print, foil stamped finishes and spot colours.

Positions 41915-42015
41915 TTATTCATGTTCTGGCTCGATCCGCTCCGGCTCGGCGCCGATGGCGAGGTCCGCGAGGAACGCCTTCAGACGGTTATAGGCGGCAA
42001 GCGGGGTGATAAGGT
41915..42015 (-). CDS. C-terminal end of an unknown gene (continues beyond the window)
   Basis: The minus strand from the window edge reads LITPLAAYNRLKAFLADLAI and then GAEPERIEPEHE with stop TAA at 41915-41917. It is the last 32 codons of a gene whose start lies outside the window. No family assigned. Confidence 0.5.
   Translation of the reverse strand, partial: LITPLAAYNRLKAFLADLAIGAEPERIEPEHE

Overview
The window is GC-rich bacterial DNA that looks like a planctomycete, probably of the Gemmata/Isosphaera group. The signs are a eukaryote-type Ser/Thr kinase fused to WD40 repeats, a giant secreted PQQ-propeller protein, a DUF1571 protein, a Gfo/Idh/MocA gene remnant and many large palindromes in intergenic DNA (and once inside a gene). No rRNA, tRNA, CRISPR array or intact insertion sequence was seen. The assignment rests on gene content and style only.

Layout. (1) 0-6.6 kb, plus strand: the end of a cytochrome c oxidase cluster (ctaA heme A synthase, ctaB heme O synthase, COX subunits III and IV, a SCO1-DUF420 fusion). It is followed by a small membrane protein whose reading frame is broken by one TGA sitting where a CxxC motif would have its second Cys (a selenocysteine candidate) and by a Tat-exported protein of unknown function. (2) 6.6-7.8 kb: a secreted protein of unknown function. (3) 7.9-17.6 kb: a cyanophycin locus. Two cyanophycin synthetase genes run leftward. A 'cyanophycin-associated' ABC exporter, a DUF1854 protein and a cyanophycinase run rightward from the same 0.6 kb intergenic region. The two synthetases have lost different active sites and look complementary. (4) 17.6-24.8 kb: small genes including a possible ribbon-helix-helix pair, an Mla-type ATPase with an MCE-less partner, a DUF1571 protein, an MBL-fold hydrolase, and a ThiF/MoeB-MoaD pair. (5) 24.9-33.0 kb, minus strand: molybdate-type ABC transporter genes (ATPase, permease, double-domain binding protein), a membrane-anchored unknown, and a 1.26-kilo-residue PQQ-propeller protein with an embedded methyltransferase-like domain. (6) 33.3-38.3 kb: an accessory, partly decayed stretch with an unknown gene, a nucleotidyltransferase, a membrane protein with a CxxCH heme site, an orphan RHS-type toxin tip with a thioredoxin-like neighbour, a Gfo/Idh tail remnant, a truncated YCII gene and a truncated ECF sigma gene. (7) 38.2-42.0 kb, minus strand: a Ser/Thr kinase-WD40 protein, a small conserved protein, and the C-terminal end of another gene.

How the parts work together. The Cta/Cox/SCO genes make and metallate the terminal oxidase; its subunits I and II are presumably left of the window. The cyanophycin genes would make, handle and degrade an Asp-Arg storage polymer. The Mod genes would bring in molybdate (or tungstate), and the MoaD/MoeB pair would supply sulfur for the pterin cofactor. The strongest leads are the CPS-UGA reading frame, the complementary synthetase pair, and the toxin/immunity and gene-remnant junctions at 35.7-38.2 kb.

One of THE great moments in Japanese underground music finally finds its way back to vinyl with this pressing on Black Editions. First issued in a vanishingly small edition of 300 on band leader Shinji Shibayama's ORG label back in 1986 and then again in equally limited number on Rovers in 1997, Eat Meat, Swear An Oath is one of those rare records where the attributed mythical status still seems underplayed. A four piece assembled by Shibayama from key players in the Kansai underground, Hallelujahs made gestures towards their roots while also managing to transcend into something else entirely. Ostensibly gentle and romantic in sound, they were some way removed from the blitzkrieg freakout of the Tokyo Flashback bands, but nonetheless retained their own kind of radical edge. Go softer, go quieter, go gentle into that good night seemed to be their undisguised MO. This is, in a manner of speaking, indie psych rock which bears resemblance to its great tradition in Japanese music (Jacks, Flower Travellin Band, Ché-SHIZU++), but gazes outwards and beyond to incorporate some of the sounds of their Western peers - think the elegiac tones of Galaxie 500 and Opal, and the more autumnal aspects of Yo La Tengo. Guitars slowly weep, pianos tumble and singers emote, and in a track like Green Lovers, you can also see evidence of a twee sensibility that's as much K as it is Maher Shalal Hash Baz's From A Summer To Another Summer. And if the lighters aren't aloft by the time you reach those final two tracks, then you might have book an ECG. Why they stopped after this record is for someone else to determine, but as far as one-and-done, over-and-out statements go, you'll find few as arresting and idealised as this.